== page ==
I have been blogging in fits and starts this year. I would muster up some great intentions and then life would bring surprises. We lost a much beloved goat this summer. Her various health issues were my priority but alas in the end there wasn't anything that could be done, she simply had a heart that was done its job. Losing an older animal, even when they have had a great life is still not easy. Fortunately I was able to spend oodles of quality of time with her last months and that was wonderful.

So the harvest is just about in and I have been really busy in the studio. I have some new things to show you...I just need to snap some pics first.

Finally, here is a use for all of those green tomatoes that are left in our gardens when frosts come and there is no more time for ripening...Green Tomato Salsa. I have included a recipe here, it comes from Farmgirl Fare.


Farmgirl Susan's No Sugar Green Tomato Relish/Salsa 
Please note my recipe changes mentioned at the end of Susan's version.
Makes about 3 pints. Recipe may be doubled; increase cooking time by 10-15 minutes.
 2 lb. green tomatoes, cored and chopped
1 lb. white or yellow onions, chopped
3/4 lb. sweet red peppers, cored and chopped
1/2 lb. tart cooking apples, such as 'Granny Smith', cored and chopped
6 garlic cloves, finely chopped
1 cup 5% acidic organic raw apple cider vinegar
1 Tablespoon kosher or sea salt
4 jalapeno peppers, cored, seeded if desired, and finely chopped
2 Tablespoons chopped cilantro
1 teaspoon ground cumin (optional)

Combine the tomatoes, onions, peppers, apples, garlic, vinegar, and salt in a large, nonreactive saucepan and bring to a boil. Reduce the heat and simmer, uncovered, stirring occasionally, until thickened, about an hour.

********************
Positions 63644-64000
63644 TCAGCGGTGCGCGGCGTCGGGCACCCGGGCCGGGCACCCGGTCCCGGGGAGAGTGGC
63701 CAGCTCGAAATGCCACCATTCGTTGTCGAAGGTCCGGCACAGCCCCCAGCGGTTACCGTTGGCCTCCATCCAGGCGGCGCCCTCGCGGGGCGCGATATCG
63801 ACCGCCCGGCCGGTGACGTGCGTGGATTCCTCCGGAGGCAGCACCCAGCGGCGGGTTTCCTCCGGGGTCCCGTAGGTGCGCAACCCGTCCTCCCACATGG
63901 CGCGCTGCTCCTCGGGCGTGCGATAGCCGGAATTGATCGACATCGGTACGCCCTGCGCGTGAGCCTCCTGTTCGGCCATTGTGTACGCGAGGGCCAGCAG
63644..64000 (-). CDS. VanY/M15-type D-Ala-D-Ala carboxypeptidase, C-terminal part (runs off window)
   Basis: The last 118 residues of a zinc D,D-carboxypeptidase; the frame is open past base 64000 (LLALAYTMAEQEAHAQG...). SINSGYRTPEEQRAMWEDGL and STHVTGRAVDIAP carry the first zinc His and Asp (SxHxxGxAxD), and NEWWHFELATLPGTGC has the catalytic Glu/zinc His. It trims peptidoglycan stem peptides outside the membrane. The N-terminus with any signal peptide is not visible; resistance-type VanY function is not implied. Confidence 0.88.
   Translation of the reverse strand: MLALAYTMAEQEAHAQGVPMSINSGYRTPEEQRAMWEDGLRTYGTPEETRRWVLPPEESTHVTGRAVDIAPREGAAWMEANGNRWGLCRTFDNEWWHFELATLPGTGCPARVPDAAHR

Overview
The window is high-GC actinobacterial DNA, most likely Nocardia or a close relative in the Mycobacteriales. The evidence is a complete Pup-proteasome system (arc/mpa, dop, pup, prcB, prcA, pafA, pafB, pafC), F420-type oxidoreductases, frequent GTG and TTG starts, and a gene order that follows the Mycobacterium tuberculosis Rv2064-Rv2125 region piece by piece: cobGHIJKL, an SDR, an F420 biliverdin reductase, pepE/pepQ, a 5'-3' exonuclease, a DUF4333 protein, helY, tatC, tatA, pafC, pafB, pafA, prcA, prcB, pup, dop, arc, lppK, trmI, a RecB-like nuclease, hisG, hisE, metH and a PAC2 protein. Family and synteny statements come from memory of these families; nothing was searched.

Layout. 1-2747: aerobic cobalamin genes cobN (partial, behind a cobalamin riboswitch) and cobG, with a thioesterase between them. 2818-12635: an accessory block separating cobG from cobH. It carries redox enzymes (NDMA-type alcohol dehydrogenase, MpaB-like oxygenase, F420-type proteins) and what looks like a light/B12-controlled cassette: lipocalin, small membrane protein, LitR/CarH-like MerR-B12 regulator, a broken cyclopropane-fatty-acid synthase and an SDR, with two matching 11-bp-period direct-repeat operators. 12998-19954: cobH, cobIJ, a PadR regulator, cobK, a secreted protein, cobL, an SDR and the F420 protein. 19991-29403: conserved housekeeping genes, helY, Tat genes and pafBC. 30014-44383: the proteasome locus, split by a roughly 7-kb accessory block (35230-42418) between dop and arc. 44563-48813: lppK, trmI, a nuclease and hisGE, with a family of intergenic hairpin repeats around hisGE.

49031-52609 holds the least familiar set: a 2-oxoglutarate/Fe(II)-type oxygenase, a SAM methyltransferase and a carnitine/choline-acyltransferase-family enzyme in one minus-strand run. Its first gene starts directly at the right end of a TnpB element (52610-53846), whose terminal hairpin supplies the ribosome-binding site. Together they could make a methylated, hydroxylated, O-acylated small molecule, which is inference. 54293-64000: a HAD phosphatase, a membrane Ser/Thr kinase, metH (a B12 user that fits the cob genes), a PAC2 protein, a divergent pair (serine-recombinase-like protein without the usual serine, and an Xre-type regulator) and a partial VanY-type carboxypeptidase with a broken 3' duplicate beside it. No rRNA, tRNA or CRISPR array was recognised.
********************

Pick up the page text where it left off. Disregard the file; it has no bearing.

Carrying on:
Stir in the jalapenos, cilantro, and cumin and simmer for 5 more minutes. Carefully purée the mixture using a stick blender or in a traditional countertop blender (in batches if necessary) until still somewhat chunky.

If canning, return the puréed relish to a boil, then ladle the hot mixture into hot jars, leaving 1/4-inch head space. Process 15 minutes in a boiling-water canner. Store in a cool, dark place.
10 calories, 0g fat, 60mg sodium, 0g fiber, per Tablespoon

My changes to the recipe: I chop up the tomatoes, onions etc. using a food processor at the beginning, before putting into the pot. That way I am able to skip the hand blender step or putting it into a blender at that later point. If you don't have any organic raw apple cider vinegar, just use the apple cider vinegar that you find at your grocery store. Also, garlic powder can be used to replace the fresh garlic.
I also don't wait to add the jalapenos, cilantro and cumin. Not sure why you would add these ingredients for just five minutes.The cilantro and cumin add wonderful flavour! I add a lot more than the required amount of cilantro.
I always double the recipe and it does work well that way too.
Finally, I took the recipe and using some conversion charts, I converted the weight measures to cups. I found this easier to relate to.